Informal employees may see the work relationship as patronage rather than contractual or transactional. They may associate work with abuse or other harmful experiences. They are poorly prepared for formal employment with its requirements for performance, motivation, self-confidence, trainability, and compliance with regulations.
People in the informal sector may not fully understand the concept of employment. They struggle to understand written job contracts. Similarly, they might not share the principles of the unwritten social contract between an employer and employee. The transaction of work-for-wage binds worker and employee to a mutually understood agreement. For example, a worker can rightfully expect that working beyond normal requirements incurs a benefit or compensation. That benefit may be additional pay, opportunities for promotion and training, or recognition.
Accounting for Low productivity
As we trace our fictional heroine, Mariam, through her career we try to understand the psychology of work for women and men like Mariam. By following Mariam’s trajectory, we can see that several factors might impact her capacity to work effectively or be productive. Her early experiences have harmed her self-esteem and self-confidence. She has missed out on even a rudimentary education and never developed the cognitive and social skills that are integral to all work. The informal sector has different rules; the wider social contract between employer and employee is not evident. The lack of professional management in informal work means that workers may not be sufficiently directed or motivated possibly resulting in lower productivity.
From Informal to Formal Employment
What can employers do to help workers transition from formal to informal employment?
Government, skills councils, employers, industry associations, and workers representatives all have a role to play in supporting the transition from informal to formal employment. This includes creating more jobs and incentivizing the transition to formal employment arrangements. Formal employment can also grow by formalizing trades and associated qualifications. This gives employers the confidence to recognize the value of potential recruits and employees the confidence to seek out decent work opportunities. Government and workers representatives have a role in regulating employment conditions.
But in this article we focus more on the simple measures that business owners and employers can take. These measures can help workers with informal employment backgrounds transition to formal employment conditions and become more productive in the process.
What can Business Owners Do?
Businesses that invest in their employees and create attractive work can quickly become the employer of choice for workers looking for their first job.
Business owner and employers significantly increase the productivity of their employees by supporting new entry level employees make the transition from informal to formal employment.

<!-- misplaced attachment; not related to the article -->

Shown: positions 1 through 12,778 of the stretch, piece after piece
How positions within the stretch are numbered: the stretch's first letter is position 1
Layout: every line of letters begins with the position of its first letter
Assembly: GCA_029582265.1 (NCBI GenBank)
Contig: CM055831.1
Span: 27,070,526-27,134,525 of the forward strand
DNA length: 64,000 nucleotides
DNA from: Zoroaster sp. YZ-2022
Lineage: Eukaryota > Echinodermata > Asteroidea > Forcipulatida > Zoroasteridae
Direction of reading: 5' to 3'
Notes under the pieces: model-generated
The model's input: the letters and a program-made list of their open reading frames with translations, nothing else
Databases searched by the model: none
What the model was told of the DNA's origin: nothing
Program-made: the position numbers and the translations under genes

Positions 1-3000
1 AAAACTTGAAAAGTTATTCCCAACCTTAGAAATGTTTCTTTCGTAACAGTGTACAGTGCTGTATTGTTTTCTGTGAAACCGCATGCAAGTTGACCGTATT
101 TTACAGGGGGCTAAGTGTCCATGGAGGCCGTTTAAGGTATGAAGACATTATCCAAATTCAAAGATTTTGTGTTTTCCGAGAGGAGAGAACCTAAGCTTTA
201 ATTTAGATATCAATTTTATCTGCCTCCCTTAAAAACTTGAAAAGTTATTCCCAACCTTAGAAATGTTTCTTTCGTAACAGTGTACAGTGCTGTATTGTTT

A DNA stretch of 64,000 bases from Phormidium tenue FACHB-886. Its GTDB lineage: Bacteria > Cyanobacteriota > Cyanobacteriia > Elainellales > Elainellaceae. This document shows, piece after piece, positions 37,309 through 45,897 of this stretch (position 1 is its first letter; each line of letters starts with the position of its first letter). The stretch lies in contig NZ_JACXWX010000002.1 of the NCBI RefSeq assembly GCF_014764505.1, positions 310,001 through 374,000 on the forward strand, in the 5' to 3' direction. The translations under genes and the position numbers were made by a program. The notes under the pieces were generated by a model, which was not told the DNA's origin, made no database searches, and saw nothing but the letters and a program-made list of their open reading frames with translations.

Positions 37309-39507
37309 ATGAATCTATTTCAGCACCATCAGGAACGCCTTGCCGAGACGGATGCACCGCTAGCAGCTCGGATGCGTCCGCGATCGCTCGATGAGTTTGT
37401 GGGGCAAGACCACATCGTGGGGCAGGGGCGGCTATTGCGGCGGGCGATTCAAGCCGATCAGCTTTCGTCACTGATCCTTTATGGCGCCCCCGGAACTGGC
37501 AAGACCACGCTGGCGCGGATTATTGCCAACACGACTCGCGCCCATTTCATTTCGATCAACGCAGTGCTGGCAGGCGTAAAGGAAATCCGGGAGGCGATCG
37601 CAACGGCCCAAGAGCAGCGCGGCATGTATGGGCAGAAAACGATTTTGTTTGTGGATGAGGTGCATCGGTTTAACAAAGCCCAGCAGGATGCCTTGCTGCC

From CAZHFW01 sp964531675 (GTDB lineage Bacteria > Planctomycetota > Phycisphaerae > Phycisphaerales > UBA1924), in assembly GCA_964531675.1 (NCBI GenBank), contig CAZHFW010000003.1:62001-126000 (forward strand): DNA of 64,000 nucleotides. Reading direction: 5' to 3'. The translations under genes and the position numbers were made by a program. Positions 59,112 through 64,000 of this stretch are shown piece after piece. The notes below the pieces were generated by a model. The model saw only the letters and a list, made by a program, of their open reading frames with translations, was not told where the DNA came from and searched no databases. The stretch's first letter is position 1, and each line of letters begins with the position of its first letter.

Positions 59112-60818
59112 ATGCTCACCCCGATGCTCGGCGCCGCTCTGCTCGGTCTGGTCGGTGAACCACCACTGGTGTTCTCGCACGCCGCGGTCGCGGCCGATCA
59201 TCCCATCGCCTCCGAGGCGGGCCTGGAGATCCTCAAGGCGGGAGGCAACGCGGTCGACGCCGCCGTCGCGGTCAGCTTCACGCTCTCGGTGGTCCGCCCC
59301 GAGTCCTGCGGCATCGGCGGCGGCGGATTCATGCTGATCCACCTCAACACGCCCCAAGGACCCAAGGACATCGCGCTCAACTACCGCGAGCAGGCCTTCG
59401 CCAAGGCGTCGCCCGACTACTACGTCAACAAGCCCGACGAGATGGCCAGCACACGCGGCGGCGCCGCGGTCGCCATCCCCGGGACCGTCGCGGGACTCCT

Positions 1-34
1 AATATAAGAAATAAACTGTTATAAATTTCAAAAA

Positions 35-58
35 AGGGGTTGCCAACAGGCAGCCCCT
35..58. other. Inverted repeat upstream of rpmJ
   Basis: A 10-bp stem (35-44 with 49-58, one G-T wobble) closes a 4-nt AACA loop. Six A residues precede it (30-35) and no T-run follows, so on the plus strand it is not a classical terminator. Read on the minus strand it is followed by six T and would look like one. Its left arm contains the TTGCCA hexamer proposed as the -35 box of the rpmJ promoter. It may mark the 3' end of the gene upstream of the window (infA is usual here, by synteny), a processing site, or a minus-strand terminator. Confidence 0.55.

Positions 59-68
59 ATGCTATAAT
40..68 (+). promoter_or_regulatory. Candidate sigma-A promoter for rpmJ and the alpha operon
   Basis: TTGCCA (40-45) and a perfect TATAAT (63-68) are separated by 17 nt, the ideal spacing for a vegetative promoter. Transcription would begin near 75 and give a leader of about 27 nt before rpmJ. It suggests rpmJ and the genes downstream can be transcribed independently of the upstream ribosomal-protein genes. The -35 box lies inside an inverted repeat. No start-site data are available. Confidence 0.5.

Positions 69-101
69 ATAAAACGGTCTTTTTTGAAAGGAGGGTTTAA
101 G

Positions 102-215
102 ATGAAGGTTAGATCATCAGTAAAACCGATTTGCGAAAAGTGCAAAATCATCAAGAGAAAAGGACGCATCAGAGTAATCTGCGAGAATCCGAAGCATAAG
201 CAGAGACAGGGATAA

Here are seven measures business owners can take to increase the productivity of new employees:
1. Create clear objectives
Investing in human resources involves immediate costs. Businesses must be clear about the objectives for developing entry level works or incurring the obligations associated with formal employment. There are many good business reasons to support the transition of women and men into formal employment.
These reasons include becoming competitive in the market for labour. Despite high levels of rural unemployment and underemployment and large numbers of school leavers entering the labour market every years, major industries struggle to find suitable workers in their catchments. Ironically there is a competition for labour in specific environments. Companies that appear more attractive to workers will have a competitive advantage in recruitment of scarce human resources.
Businesses that invest in their employees and create attractive work can quickly become the employer of choice for workers looking for their first job. The objective is to expand the pool of potential recruits and become competitive in the acquisition of scarce human resources.
In addition, developing entry level employees increases the supply of potential candidates for higher level positions. This can create a more competitive wage environment for higher level positions and stabilize the wage costs of skilled workers where supply is even more scarce. This can contribute to the overall sustainability of the business by ensuring a supply of skilled, productive workers.
2. Restructure jobs
The transition from lower skilled informal employment to more higher skilled formal employment is a big step. It is difficult for most entry level employees to cross that that gap in one step. Many businesses have restructured lower level jobs by developing positions between entry level worker and skilled operator known as “assistant” positions that serve a similar role to apprenticeships. In these roles assistants nominally help a higher skilled worker but also observe and learn the requirements of the position so that they can move into that position when an opportunity opens up. The creation of these facilitating roles is an effective means of transitioning workers from informal to formal work; from lower skilled to more productive and higher skilled work.